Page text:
It’s interesting to compare Bart to his partner, rookie Chadwick Tromp. By any measure, Tromp’s offensive campaign was no more successful than Bart’s. He struck out in nearly a third of his plate appearances. He posted a putrid .219 OBP. But Tromp showed the ability to do one thing Bart couldn’t — sit on the pitch he could whale on and whale on it when it came. Which explains his current 4 HR to none lead over Bart in their short careers.
Bart’s puzzling inability to get to his power this year would seem to have a pretty classic predicament at its heart: he was constantly between the fastball and the breaking ball. Soft-balled to death by breaking balls that he seemed capable of neither laying off nor making contact with, he couldn’t then catch up to heat.
Let’s take a spin around Baseball Savant and see if we can illustrate the twin issues. Below are the results of at bats that ended on curves or sliders — we’ve read a lot about Bart’s 41 to 3 K to BB ratio this year. Well, here are half of those strikeouts.
It’s quite evident from this graphic Joey was not constrained by the bounds of the strikezone when fishing after off-speed stuff. There was a hole lot of chasing at the shoe-tops going on here. If we don’t limit our view to just the final pitch of the at bat, and look all of his swing’s on breaking pitches, the problem becomes even more acute.
On Savant, you can hover over each of those dots and get full info on the pitch: date, inning, pitcher, exact velocity readings, etc. And if you hunt around in those dots enough you’ll notice examples of pitchers getting Bart to chase breaking balls below the zone multiple times within the same at bat. For whatever reason, Bart just didn’t seem to be seeing, recognizing, and processing big league spin (or perhaps understanding how much break was going to result).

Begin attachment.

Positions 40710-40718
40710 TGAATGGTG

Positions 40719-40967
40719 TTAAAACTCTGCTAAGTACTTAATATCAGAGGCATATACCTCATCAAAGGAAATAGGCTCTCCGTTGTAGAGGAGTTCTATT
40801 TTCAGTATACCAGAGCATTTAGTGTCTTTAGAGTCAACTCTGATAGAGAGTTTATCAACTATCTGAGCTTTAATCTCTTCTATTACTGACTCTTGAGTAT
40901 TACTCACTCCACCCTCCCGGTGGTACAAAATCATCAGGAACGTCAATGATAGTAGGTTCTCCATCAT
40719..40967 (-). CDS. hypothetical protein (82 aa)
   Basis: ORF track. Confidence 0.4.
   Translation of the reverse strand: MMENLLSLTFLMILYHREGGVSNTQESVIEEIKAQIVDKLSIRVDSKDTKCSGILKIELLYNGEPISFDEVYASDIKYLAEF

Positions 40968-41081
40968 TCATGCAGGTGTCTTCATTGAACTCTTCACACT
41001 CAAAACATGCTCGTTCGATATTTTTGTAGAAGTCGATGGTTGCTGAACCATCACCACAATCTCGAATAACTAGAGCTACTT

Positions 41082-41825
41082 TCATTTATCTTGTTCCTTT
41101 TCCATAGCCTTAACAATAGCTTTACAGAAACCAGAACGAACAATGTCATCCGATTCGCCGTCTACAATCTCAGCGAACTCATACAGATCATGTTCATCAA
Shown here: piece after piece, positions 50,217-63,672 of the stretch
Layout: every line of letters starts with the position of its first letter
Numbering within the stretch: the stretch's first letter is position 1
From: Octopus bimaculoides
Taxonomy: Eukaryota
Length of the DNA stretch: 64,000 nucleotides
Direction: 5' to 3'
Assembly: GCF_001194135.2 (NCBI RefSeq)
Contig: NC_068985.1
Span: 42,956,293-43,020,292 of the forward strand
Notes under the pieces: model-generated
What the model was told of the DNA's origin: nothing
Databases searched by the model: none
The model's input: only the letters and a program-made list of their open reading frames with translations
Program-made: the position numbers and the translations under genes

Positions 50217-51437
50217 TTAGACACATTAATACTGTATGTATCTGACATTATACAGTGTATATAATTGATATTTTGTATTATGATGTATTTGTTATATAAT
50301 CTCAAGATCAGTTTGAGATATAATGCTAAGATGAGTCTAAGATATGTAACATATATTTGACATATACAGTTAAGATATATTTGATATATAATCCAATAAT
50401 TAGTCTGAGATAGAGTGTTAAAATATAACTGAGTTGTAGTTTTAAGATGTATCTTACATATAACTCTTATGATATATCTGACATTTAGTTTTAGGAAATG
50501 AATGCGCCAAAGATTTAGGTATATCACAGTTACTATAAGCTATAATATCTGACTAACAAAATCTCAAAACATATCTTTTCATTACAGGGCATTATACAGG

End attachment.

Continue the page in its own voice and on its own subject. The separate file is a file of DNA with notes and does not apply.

This is a pretty big damn deal because it breaks the 1st Commandment of New Giants baseball:
Though Shall Not Commit Bad Swing Decisions
Indeed, it breaks it, trods on it, and then stomps on the broken remnants. The Giants hitting philosophy this year was for hitters to be aggressive on balls they could crush and passive on balls they couldn’t. Bart clearly failed that Philosophy course and it’s a big hurdle he’ll need to clear in order to get to his power in games. So growth opportunity #1: Recognize spin and lay off pitches darting below the zone.
But the second part of that philosophy was also somewhat problematic because it frankly wasn’t clear what pitches Bart really could do damage to. And that' leads us to Joey’s issues with fastballs this year.
Here, now, are all of his plate appearance that ended in a fastball:
Once again, we have a lot of outs to deal with. In Bart’s first few days he was having success driving fastballs on the outer half of the plate. But pitchers quickly countered and started pounding him in (which was the minor league scouting report). Primarily pitchers were getting him to pound inside fastballs onto the ground — some were broken bat squibs, some were hit hard, but nearly all were outs because grounders aren’t Joey Bart’s friends. Increasingly, as he became conscious of that hole, pitchers became more successful on the outer half as well, where swing and misses started popping up (not all the brown dots on the outer half).
Breaking it down further, we can find two specific sub-issues Bart had with fastballs. First, he just wasn’t barreling up velocity. Here we see all of the fastballs thrown > 93 mph on which Bart produced an exit velocity >90 mph. Note: there are far fewer dots here!